In Culhane v. Aurora Loan Services of Nebraska, ___ F.3d ___, 2013 WL 563374 (1st Cir. 2013), plaintiff consumer claimed that an assignor lacked authority to assign her mortgage to defendant assignee because the assignor did not hold the note, and, as a result, that the assignee could not foreclose. The U.S. District Court for the District of Massachusetts granted summary judgment in favor of the assignee. On appeal, the U.S. Court of Appeals for the First Circuit determined that the consumer had established a personal stake in the outcome of the litigation through injury, causation and redressability.
The First Circuit further analyzed whether the consumer had standing because she was asserting her own legal rights. Because a mortgagor has a right under Massachusetts law to ensure that a foreclosure is conducted lawfully, and because Massachusetts is a nonjudicial foreclosure state which does not give the mortgagor the opportunity to challenge the assignment of the mortgage as a defense to the foreclosure, the First Circuit ruled that a mortgagor has standing to challenge the validity of an assignment of mortgage. However, the First Circuit’s holding is limited to lawsuits claiming that the assignment of mortgage is invalid, ineffective or void. Based on this, the First Circuit reviewed the record and affirmed summary judgment in favor of the assignee, finding that the assignor could assign the mortgage despite the fact that it was not the note holder.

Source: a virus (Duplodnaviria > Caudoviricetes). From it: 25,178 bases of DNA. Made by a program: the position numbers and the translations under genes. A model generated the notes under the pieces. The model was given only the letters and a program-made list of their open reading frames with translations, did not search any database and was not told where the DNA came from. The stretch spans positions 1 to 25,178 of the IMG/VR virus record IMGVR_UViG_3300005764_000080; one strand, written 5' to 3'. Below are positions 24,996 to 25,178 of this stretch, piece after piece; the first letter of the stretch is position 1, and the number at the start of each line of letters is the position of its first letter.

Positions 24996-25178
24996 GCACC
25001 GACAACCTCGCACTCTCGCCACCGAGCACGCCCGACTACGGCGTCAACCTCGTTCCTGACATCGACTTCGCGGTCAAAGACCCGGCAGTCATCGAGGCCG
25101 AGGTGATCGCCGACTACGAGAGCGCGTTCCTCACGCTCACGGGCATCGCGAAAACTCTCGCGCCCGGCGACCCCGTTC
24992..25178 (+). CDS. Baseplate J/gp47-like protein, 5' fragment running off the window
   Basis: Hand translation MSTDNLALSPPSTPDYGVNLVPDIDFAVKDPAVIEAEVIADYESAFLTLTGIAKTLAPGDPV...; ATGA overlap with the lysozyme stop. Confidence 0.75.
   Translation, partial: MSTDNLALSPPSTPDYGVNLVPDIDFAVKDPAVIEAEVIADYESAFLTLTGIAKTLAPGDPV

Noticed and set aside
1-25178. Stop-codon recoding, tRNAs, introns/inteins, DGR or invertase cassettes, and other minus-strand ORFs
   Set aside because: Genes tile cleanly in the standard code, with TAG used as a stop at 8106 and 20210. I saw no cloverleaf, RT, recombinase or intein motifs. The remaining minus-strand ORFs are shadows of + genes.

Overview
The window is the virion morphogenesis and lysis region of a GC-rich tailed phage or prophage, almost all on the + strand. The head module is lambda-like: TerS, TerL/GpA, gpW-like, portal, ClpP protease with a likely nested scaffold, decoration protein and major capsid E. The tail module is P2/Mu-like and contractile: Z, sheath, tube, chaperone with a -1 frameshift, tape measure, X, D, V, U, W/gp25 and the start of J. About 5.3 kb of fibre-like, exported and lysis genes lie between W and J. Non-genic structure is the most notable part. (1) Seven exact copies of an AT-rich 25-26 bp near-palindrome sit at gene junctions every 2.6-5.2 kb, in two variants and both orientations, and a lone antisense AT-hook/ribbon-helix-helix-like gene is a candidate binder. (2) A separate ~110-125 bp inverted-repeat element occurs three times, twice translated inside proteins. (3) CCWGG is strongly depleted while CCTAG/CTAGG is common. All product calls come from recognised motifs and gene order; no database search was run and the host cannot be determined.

Culhane v. Aurora Loan Services of Nebraska, ___ F.3d ___ (1st Cir. 2013)
For more information, please contact your regular Hinshaw attorney.
Debt Collector’s President and Its Attorney Acted in Bad Faith by Failing to Disclose Professional Liability Policy
The U.S. Court of Appeals for the Tenth Circuit found that defendant debt collector’s president and chief operating officer (president), along with the debt collector’s lawyer, acted in bad faith by failing to disclose that the debt collector had a professional liability policy sufficient to cover plaintiff’s Fair Debt Collection Practices Act (FDCPA) claims. Plaintiff brought a class action FDCPA suit against the debt collector and was awarded her fees and costs. The debt collector filed for bankruptcy and its insurer refused to cover the loss because the debt collector never tendered a timely claim. The district court found that the debt collector’s attorney and president acted in bad faith to deprive plaintiff of a recovery from the insurer and ordered them to pay plaintiff’s damages and fees owed by the debt collector as well as costs incurred litigating the bad faith issue.